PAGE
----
Black & Veatch calls on AI to automate field service

The $3.5 billion construction company is using artificial intelligence software to generate work orders, detect anomalies and predict machine failure on the fly, says CIO Barbie Bigelow.

Black & Veatch calls on AI to automate field service
kohb / Getty Images

For companies that rely on field service technicians, an efficient mobile work experience is essential. And these days the software your technicians use in the field better be intelligent as well.

Count Black and Veatch among a rising tide of companies transforming their field tech’s work experience, as the construction firm is leaning into artificial intelligence to automate tasks for field service technicians who support its construction of cell towers, fiber broadband networks and other critical infrastructure that telecommunications carriers require.

The initiative is part of a corporate push to empower workers with technologies that afford them the convenience they have become accustomed to as consumers, says Barbie Bigelow, former CIO of the $3.5 billion company, whose 11,000 employees also provide engineering, procurement and consulting services for water, oil and gas companies.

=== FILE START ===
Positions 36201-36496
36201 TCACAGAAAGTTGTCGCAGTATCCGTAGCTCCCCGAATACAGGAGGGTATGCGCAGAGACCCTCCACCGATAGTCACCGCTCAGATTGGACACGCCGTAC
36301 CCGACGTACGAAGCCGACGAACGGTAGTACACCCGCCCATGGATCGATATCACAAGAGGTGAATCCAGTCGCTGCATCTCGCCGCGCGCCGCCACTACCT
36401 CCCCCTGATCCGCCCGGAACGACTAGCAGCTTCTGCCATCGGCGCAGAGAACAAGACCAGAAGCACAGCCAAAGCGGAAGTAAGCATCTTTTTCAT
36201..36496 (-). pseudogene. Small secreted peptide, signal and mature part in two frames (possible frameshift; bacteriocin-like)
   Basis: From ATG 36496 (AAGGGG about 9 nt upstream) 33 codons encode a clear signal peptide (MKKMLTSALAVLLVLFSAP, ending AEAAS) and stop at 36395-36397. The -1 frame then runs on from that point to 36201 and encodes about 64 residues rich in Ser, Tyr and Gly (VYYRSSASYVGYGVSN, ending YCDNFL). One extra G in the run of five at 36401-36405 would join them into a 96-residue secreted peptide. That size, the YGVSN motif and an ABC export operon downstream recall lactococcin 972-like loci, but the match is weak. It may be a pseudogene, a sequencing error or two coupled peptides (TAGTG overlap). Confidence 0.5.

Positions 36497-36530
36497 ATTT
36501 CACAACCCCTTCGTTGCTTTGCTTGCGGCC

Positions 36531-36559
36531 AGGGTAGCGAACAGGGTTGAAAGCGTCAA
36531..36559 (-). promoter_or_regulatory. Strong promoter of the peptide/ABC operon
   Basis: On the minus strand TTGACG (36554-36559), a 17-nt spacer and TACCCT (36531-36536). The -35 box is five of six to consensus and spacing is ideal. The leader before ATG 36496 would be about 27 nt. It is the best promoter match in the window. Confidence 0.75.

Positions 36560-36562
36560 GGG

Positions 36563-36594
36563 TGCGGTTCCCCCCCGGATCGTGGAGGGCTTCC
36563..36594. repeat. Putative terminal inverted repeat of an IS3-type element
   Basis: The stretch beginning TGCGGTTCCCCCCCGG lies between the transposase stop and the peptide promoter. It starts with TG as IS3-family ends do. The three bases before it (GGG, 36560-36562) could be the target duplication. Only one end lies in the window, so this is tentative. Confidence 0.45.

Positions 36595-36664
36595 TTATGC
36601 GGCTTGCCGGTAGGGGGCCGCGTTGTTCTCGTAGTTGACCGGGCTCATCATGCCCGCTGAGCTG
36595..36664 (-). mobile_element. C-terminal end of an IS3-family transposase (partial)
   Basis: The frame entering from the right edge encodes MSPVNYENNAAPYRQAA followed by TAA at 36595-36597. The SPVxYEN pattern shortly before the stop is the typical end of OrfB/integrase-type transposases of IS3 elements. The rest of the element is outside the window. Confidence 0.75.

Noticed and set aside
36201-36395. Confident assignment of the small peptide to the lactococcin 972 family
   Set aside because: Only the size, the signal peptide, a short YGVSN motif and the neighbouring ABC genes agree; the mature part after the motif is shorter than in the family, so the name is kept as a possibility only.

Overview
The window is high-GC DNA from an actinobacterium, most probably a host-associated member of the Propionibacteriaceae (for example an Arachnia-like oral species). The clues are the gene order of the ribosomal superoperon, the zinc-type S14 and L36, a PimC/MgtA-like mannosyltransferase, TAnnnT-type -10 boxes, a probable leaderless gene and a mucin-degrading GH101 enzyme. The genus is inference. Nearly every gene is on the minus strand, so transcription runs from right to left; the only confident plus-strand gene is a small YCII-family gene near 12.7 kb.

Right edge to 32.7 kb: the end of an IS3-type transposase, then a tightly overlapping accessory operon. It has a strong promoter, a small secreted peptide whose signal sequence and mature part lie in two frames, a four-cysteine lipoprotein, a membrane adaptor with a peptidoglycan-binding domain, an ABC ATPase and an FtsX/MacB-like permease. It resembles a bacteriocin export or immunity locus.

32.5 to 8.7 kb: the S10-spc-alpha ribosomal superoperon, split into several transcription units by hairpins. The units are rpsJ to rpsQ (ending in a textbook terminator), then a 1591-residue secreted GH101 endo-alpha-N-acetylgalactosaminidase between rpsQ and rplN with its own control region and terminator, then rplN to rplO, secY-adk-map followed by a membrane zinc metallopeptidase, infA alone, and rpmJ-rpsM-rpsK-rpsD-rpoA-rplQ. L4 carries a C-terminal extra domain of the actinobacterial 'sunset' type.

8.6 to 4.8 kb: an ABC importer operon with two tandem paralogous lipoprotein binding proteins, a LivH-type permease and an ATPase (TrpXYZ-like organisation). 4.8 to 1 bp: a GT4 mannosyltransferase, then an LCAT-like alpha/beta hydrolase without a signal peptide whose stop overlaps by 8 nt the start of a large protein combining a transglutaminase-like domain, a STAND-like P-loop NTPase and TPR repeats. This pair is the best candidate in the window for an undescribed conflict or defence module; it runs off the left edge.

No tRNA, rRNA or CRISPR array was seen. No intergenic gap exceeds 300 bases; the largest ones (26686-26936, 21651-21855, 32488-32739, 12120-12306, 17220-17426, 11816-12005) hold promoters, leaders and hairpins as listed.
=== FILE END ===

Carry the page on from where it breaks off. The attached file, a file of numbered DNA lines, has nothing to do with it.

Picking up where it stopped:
"We want our professionals to have a great experience at work,” says Bigelow, who left the company earlier this month. “Sometimes their experience outside of work, as consumers, is better than when they're performing tasks, collaborating and analyzing on the job."

B&V field service technicians travel to remote locations to perform and carefully document inspections, installations, maintenance or repairs on telecommunications and industrial equipment. The company’s injection of automation and artificial intelligence into its techs’ mobile work processes is helping them perform that work more efficiently.

To continue reading this article register now

7 secrets of successful remote IT teams